Health Care Inequities Caused 866,000 Deaths Among African Americans, Study Finds
Failure to deliver equal care to African Americans compared with whites resulted in an additional 886,000 U.S. deaths among African Americans between 1991 and 2000, according to a report in the December issue of the American Journal of Public Health, the Washington Post reports. The study was conducted by Steven Woolf, director of research at Virginia Commonwealth University's Department of Family Medicine; David Satcher, former U.S. Surgeon General and current director of the National Center for Primary Care at the Morehouse School of Medicine; and colleagues.
The researchers examined data from the National Center for Health Statistics and considered mortality rates -- which decreased by an average of about 0.7% annually during the study period -- to estimate the number of deaths that were prevented by improvements in the "technology of care," including better prescription drugs, devices and procedures. They found that between 1991 and 2001, age-adjusted mortality rates for white men and women were, on average, 29% and 24% lower, respectively, than for African Americans. The researchers calculated how many deaths could have been prevented if the mortality rates for whites and African Americans were equal. They estimated that technology improvements averted a total of 176,633 deaths during the study period.
The authors noted several limitations to their study, including the assumptions that racial disparities could be eliminated quickly and that deaths averted by improvements in technology and elimination of disparities are mutually exclusive, and that mortality rates can be influenced by factors other than health care, including the environment and patient lifestyles.
They also noted that the study is limited by its narrow focus on only mortality, even though "racial disparities encompass morbidity and other domains." They added, "Socio-economic conditions represent a more pertinent cause of disparities than race. An intriguing question is whether more lives are saved by medical advances or by resolving social inequities in education and income."
The authors said that more funding is needed to develop programs that work to deliver care to underserved groups, adding, "The prudence of investing billions in the development of new drugs and technologies while investing only a fraction of that amount in the correction of disparities deserves reconsideration." They added that despite the limitations of their analysis, policymakers should act now to eliminate racial disparities in health care, instead of waiting for further research to confirm the link, the Post reports.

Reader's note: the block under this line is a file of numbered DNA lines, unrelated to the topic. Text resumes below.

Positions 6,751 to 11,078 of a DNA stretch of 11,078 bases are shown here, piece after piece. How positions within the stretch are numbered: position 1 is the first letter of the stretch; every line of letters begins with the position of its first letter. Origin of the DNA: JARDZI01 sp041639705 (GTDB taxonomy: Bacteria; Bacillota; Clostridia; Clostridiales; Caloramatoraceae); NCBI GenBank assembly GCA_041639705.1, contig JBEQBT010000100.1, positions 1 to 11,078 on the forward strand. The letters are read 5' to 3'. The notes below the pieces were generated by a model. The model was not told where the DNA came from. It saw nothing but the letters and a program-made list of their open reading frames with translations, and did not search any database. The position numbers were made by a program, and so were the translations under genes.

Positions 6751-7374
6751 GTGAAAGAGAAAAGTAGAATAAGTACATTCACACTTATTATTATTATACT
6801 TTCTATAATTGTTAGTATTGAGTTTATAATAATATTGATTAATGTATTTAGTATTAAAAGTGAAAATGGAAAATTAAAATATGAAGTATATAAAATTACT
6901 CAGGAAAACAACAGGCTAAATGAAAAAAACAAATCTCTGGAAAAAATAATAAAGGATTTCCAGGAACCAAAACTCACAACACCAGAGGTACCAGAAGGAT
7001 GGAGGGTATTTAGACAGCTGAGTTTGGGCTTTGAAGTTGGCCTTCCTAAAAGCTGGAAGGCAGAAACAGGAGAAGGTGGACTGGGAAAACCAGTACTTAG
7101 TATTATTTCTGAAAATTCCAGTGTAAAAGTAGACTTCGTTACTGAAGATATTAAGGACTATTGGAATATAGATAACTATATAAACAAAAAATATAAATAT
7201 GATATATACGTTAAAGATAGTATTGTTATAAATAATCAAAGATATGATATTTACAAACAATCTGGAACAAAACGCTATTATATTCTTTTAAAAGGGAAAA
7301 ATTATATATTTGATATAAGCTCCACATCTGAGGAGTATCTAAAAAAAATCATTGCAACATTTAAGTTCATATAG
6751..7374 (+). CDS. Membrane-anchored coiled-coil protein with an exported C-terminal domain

Woolf said the findings show that "five times as many lives can be saved by correcting the disparities ... than in developing new treatments." Satcher said that some steps toward eliminating racial disparities in health care have been taken through the government's Healthy People 2010 program, but more needs to be done. He added, "Access to care is a big factor. African Americans and Hispanics are much more likely to be uninsured and underinsured and underserved. So a great part of it is really focusing on how do we get prevention programs, intervention programs (and) treatment programs to people in underserved communities."
Shiraz Mishra of the University of Maryland School of Medicine's Comprehensive Center for Health Disparities, Research Training and Outreach said that unless issues of access to care "are addressed, we will not be able to reduce disparities (between racial groups) in morbidity ... or mortality in the United States." He added, "Technological advances do have their place in our society; however, there are some things that are a little bit more basic."
Winston Price, president of the National Medical Association -- which represents African-American health care providers -- called the findings "staggering," adding that policymakers, doctors, community leaders and others need to "create an environment where the data and the best practices are communicated to the areas of need in a real-time sense, so communities where health disparities are most rampant will not need to wait ... before interventions are brought" to them. He recommended the development of outreach programs to educate racial minorities about their options for health care and about best practices (Payne, Washington Post, 12/21). An abstract of the study is available online.